We obtained estimated counts from the estimated percentages. We used estimates of the population ages 0 to 18 from Step 1 to convert the empirical Bayes estimates of poverty percentages to poverty counts. We then ratio-adjusted the state counts so that they would sum to direct sample estimates of national totals (from Step 3) for each of the four poverty variables. A ratio adjustment of this kind is standard practice in small area estimation; it is necessary because the counts derived from the empirical Bayes estimates do not necessarily sum to the national totals. We used the adjusted state poverty counts to convert the empirical Bayes estimates of uninsured percentages to uninsured counts, and we ratio-adjusted the state estimates of these three variables to the direct sample estimates of national totals.

6. Rake Weights to Totals from Steps 1 and 5

Using the four raking models that we applied in Step 2, but modified to include the Class E variables, we raked the weights within each state to the totals obtained in Steps 1 and 5. This step was necessary so that the Class D controls calculated as direct sample estimates in Step 7 would be consistent with the Class A and Class E controls.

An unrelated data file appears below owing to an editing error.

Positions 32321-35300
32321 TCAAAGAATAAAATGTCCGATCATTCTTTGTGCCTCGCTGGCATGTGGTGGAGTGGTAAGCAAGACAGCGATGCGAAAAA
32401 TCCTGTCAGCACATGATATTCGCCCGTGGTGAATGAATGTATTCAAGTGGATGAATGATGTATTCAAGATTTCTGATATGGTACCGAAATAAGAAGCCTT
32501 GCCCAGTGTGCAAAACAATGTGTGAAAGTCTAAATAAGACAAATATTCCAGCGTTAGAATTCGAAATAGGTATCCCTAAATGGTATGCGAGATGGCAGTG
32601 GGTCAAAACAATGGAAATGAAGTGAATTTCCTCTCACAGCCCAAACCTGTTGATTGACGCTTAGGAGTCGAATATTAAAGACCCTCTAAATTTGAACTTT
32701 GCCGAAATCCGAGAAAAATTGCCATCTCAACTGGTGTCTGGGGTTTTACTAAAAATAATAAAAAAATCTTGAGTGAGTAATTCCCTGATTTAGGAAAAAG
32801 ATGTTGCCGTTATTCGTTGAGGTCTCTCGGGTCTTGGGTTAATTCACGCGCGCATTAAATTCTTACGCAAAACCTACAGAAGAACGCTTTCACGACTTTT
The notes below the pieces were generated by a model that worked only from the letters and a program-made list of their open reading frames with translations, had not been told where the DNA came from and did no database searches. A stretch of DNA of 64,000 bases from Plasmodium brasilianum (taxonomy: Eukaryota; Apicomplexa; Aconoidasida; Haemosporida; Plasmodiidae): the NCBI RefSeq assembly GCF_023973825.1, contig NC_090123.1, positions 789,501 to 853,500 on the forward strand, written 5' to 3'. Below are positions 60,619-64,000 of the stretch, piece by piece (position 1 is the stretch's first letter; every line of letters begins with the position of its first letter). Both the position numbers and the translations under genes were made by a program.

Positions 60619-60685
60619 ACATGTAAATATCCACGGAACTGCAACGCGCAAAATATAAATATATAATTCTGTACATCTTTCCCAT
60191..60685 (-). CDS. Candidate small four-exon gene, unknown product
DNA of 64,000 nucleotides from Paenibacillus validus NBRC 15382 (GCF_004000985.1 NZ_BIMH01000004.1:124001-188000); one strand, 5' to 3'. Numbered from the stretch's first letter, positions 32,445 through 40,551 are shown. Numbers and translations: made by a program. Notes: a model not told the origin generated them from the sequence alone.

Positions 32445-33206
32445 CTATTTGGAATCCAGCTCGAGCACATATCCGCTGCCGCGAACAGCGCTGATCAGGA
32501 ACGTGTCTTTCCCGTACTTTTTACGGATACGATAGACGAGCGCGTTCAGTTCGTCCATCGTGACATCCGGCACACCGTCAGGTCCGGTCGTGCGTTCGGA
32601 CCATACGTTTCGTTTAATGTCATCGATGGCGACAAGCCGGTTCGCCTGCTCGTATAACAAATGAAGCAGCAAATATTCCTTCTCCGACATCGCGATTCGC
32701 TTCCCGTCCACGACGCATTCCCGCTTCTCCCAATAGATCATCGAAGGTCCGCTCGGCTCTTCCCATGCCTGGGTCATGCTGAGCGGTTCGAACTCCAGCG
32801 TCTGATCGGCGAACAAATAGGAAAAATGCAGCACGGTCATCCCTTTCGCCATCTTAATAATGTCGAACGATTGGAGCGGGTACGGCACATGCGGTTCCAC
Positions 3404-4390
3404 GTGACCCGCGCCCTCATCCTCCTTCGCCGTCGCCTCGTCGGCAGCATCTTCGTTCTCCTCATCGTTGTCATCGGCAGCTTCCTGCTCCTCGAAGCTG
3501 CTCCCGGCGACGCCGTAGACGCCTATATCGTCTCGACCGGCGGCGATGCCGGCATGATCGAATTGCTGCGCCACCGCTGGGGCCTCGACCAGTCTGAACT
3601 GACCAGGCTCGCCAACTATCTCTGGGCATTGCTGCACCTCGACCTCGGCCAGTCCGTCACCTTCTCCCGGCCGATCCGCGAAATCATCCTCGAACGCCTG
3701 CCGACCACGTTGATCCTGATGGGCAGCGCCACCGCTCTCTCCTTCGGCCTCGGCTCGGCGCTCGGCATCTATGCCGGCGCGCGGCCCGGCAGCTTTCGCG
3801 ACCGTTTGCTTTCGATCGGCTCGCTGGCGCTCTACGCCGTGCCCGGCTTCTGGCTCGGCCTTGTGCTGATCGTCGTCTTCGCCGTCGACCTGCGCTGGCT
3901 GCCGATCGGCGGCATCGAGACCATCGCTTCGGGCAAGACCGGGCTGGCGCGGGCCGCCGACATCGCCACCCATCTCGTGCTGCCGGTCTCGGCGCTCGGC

7. Derive Direct Sample Estimates of Class D Totals

Using the weights obtained from Step 6, we calculated direct sample estimates of the two Class D totals in each state.

8. Obtain Adjusted Totals for the Class A Variables

The Class A controls pertaining to the numbers of Hispanic children and non-Hispanic black children could not be applied fully in Steps 2 and 5 because some states had too few sample observations in one or both of these two groups. At this point, then, the weighted sums of Hispanic children and non-Hispanic black children do not agree with the Step 1 controls at the national level. To correct this problem, we grouped the states in which the Hispanic control could not be applied earlier, and we ratio adjusted the direct sample estimates of Hispanic children for this group of states as a whole so that the adjusted totals sum to the Step 1 totals for the group. We then repeated the process to obtain adjusted totals of non-Hispanic black children.